We also believe that mental health practitioners who subscribe to these conspiracy theories present a danger to their patients and the public at large. Individuals who enter therapy with such a therapist can — and often do — end up believing their family is involved in a multigenerational cult, that they’ve been abused all their lives, that they were forced to participate in murders and cannibalism, and all sorts of other disturbing things. This type of therapy tears families apart, can be extremely traumatizing for the patient, and can result in innocent people being locked up for horrific crimes — just as it did during the ’80s and ’90s. The damage is often permanent.
While these cases of implanted memories of Satanic ritual abuse are tragically numerous, it’s far more common for therapists to use the same dubious methods to unintentionally foster false memories of horrible events that are not so obviously untrue, such as sexual abuse perpetrated by a patient’s relative when they were very young. The typical scenario involves a patient entering therapy with a therapist who believes unremembered trauma can manifest in the symptoms experienced by the patient. The therapist uses one or more of a number of recovered memory techniques, or even simple suggestions, to try to help the patient “remember” what happened to them. Sometimes, these patients have pre-existing memories of childhood abuse before entering therapy, but they are told by their therapist that there must be more. Therapists generally do not understand how easily they can implant false memories, and patients typically feel highly confident in the memories “recovered” with these techniques. While many patients with false memories of Satanic ritual abuse come to realize their memories were not true, many patients with false memories of events that actually do happen (but which did not happen to them) will never have such a realization.
We believe that mental health practitioners attempting to surface “repressed” memories of trauma are engaging in malpractice. Ironically, we believe that these patients have been abused — by the therapists themselves. We demand licensing boards and the American Psychological Association hold them accountable, and make it clear that conspiracism and pseudoscience do not belong in therapy.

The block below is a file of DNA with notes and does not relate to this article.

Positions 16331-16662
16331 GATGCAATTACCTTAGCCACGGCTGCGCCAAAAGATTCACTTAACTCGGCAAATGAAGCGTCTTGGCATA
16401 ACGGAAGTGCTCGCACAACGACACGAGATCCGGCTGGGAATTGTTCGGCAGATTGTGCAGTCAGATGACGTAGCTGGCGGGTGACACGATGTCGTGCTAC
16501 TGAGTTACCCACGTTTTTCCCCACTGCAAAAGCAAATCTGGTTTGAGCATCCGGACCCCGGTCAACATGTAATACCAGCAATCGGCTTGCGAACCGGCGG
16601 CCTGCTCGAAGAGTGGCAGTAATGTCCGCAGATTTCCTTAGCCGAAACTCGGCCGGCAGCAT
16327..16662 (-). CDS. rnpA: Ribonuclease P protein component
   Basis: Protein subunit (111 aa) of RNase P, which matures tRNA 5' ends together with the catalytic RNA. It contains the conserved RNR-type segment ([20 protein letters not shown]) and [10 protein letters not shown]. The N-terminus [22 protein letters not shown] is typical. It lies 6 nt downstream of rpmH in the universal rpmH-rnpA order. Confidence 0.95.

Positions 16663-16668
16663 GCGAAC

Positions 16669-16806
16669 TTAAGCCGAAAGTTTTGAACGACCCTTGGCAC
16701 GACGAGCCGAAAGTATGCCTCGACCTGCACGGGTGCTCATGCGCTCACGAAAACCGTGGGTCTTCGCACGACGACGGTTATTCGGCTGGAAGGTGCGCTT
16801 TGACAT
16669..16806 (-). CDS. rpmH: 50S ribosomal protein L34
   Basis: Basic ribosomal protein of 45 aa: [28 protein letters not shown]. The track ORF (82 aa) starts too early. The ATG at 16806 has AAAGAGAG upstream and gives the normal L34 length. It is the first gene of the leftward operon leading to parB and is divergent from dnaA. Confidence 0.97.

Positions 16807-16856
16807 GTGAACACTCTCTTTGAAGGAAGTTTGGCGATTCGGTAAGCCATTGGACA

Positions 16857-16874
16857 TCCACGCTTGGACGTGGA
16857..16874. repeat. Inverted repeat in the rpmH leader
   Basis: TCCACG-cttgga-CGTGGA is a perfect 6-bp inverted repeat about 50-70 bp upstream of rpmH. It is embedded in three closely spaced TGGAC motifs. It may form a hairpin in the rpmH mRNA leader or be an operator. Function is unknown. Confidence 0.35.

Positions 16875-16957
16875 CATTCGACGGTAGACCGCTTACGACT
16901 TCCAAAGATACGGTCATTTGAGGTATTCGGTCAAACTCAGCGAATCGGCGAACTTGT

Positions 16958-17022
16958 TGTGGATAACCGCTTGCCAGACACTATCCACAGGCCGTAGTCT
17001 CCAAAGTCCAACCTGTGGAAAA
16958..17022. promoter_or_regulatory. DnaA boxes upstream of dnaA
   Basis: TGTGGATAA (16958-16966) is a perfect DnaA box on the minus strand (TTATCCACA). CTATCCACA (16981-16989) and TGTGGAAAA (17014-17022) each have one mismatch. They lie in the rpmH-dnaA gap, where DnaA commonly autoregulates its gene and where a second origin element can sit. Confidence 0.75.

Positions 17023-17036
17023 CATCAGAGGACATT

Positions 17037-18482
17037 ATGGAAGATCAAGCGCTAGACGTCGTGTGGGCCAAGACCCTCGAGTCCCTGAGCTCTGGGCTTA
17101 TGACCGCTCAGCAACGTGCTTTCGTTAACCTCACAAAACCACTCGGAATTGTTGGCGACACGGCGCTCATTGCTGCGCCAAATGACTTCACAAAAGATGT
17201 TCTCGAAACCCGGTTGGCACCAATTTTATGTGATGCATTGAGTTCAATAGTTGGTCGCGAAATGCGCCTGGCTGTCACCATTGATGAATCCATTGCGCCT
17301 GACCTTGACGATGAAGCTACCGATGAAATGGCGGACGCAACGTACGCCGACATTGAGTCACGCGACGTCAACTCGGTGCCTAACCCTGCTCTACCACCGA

If you’ve experienced false memories of traumatic events as a result of therapy, understand that none of this is your fault, and it can happen to anyone subjected to therapy meant to recover “forgotten” memories of trauma. And even if you’ve been convinced of traumatic events that never happened, your suffering and fear are still real. If you’ve previously accused someone of abuse but have come to doubt those memories, it is never too late to reach out to them. Importantly, you are not alone. Our campaign leadership includes victims of ISSTD therapists and other unethical practitioners.
Grey Faction is a social justice campaign. We advocate for better mental health care based on rigorous science. We aim to help patients victimized by unaccountable therapists who subscribe to pseudoscience and harmful conspiracy theories — even those patients who believe us to be their enemy.
We appreciate you taking the time to learn more about us. If you would like to share your experience, or have any comments, concerns, or additional questions, you can use our contact form to get in touch with us directly. You are especially welcome to contact us if you’ve endured the kind of therapy described above and would like to be connected with others with similar experiences.
Grey Faction Leadership